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Re: Propsed new issue: variability of encoding in Miffy

From: Mark Nottingham <mark.nottingham@bea.com>
Date: Mon, 5 Jan 2004 15:24:19 -0800
Message-Id: <4967A937-3FD6-11D8-A987-00039396E15A@bea.com>
Cc: Noah Mendelsohn <noah_mendelsohn@us.ibm.com>, Anish Karmarkar <Anish.Karmarkar@oracle.com>, "Xml-Dist-App@W3. Org" <xml-dist-app@w3.org>
To: Jacek Kopecky <jacek.kopecky@systinet.com>

I disagree. This would make it impossible to transport MIFFY documents 
across non-binary transports interoperably; while this isn't a problem 
for HTTP, it certainly will be for SMTP and other MIME-like transports. 
While it's true that it can be direct base64 in the documents, 
mandating this would require SMTP gateways to be MIFFY-aware, even when 
they aren't doing anything to the document.

I could entirely see this restriction in the MTOM HTTP binding, however.


> I believe MIFFY should mandate the content-transfer-encoding to be
> binary because that is the whole point of the optimization. If the data
> has to be transcoded, it can as well be in base64 form directly in the
> XML document.
> With wishes of a happy year 2004,
>                    Jacek Kopecky
>                    Systinet Corporation
>                    http://www.systinet.com/
> On Thu, 2003-12-18 at 18:43, noah_mendelsohn@us.ibm.com wrote:
>> Anish Karamarkar writes:
>>> Not sure what you meant by '... labeled as
>>> application/octet-stream ...'.
>>> My understanding is that, we have agreed that the MIME
>>> parts may have Content-Type other than
>>> application/octet-stream (although that is the
>>> default). For example, I may want to indicate that the
>>> binary data being sent is image/jpeg or text/plain.
>> I suspect your memory is right.  Mine is surely unclear.  I don't 
>> think
>> this much affects the rest of the discussion.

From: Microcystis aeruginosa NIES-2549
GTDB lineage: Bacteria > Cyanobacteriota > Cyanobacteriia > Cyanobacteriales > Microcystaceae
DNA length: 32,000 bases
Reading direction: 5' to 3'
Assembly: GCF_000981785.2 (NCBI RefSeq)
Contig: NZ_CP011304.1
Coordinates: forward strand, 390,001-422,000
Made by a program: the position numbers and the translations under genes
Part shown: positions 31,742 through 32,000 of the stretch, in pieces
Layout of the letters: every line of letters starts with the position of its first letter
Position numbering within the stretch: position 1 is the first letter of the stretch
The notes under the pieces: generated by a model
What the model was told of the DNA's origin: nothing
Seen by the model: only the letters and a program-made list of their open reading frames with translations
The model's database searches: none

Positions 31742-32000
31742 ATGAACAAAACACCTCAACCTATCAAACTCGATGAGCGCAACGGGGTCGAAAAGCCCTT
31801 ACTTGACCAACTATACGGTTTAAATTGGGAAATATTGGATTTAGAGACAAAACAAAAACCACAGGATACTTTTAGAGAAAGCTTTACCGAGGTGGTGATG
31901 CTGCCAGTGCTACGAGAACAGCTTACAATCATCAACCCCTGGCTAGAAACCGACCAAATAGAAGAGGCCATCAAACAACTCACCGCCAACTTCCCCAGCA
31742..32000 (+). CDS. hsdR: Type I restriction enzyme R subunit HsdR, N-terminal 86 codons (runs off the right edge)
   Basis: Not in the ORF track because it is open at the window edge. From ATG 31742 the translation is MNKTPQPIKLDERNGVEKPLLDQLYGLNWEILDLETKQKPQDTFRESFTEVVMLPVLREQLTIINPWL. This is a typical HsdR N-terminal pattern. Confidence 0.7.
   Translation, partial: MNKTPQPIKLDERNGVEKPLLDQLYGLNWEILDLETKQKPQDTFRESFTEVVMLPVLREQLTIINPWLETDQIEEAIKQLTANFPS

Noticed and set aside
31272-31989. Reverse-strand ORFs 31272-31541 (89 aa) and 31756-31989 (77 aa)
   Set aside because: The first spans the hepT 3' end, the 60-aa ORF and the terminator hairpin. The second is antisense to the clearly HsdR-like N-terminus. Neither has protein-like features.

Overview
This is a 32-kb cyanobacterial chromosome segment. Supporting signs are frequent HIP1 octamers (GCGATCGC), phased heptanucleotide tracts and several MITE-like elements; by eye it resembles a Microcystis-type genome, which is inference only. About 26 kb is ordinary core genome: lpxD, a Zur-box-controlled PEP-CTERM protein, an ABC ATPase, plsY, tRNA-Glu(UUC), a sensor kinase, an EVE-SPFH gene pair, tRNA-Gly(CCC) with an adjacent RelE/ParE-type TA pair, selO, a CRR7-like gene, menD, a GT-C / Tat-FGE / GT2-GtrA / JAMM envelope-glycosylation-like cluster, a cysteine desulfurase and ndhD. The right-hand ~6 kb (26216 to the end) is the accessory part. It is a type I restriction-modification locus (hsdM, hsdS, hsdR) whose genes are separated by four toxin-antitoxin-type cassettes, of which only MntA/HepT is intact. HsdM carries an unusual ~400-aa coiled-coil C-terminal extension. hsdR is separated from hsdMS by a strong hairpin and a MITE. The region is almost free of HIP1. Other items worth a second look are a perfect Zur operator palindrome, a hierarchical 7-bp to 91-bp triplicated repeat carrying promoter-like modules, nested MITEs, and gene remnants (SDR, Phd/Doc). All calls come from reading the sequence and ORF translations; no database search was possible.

>>> Looking at RFC 2045, the default value for
>>> content-transfer-encoding is "7-bit". If in our spec we
>>> are not going to allow variability for
>>> content-transfer-encoding (for non-root parts), then we
>>> must require that each MIME part that is referenced
>>> from the root part must have the
>>> content-transfer-encoding MIME header with a value of
>>> 'binary' (least restrictive).
>>> This might be a problem for more restrictive transports
>>> that require 7-bit clean data (SMTP). Also, my
>>> understand of MIME is that it is very "un-MIME"-like to
>>> restrict content-transfer-encoding. But, I am not a
>>> MIME expert, so I will let the experts on the list
>>> comment on this.
>> Thank you, that's helpful.  I'm not a MIME expert.  I think there are 
>> (at
>> least) two reasonable design options from which we should choose:
>> * Say that for Miffy it's fixed at binary and that, as you suggest, 
>> you
>> must specify the content-transfer-encoding.  The consequence will be 
>> less
>> code for Miffy-specific receivers and perhaps better interop with
>> receivers that are too lazy to follow the rules and implement all the
>> common forms.  Presumably, this decision would make Miffy 
>> inappropriate
>> for less capable transports.
>> * Allow any content-transfer-encoding at the Miffy level, but fix it 
>> at
>> binary in our HTTP level.  This means that there may be legal Miffy
>> serializers that cannot be used to generate content for our HTTP 
>> binding,
>> but at least all receivers would accept all legal content.
>> I remain reluctant to burden minimal SOAP implementations with dealing
>> with a variety of these.  This is code one will wish to optimize with
>> respect to things like sharing buffers between the I/O system and
>> applications, at least in certain cases.  There may also be 
>> optimizations
>> necessary to make DSig perform.  I am reluctant to burden SOAP
>> implementors with having to get this stuff right for a variety of
>> encodings, unless there is real value.  I think MIME is designed at a
>> broader and often less performance-critical set of applications than 
>> MTOM.
>>> I am not too worried about interop as there are only 5
>>> well-known content-transfer-encodings (7bit, 8bit,
>>> binary, quoted-printable, base64) + the extensible
>>> X-myproprietary-encoding.
>>> Thanks.
>>> -Anish
>> Thank you.  I found your note very helpful.  Does the above sound at 
>> least
>> like the right short list of alternatives?
>> Noah
>> --------------------------------------
>> Noah Mendelsohn
>> IBM Corporation
>> One Rogers Street
>> Cambridge, MA 02142
>> 1-617-693-4036
>> --------------------------------------
Received on Monday, 5 January 2004 18:26:32 UTC

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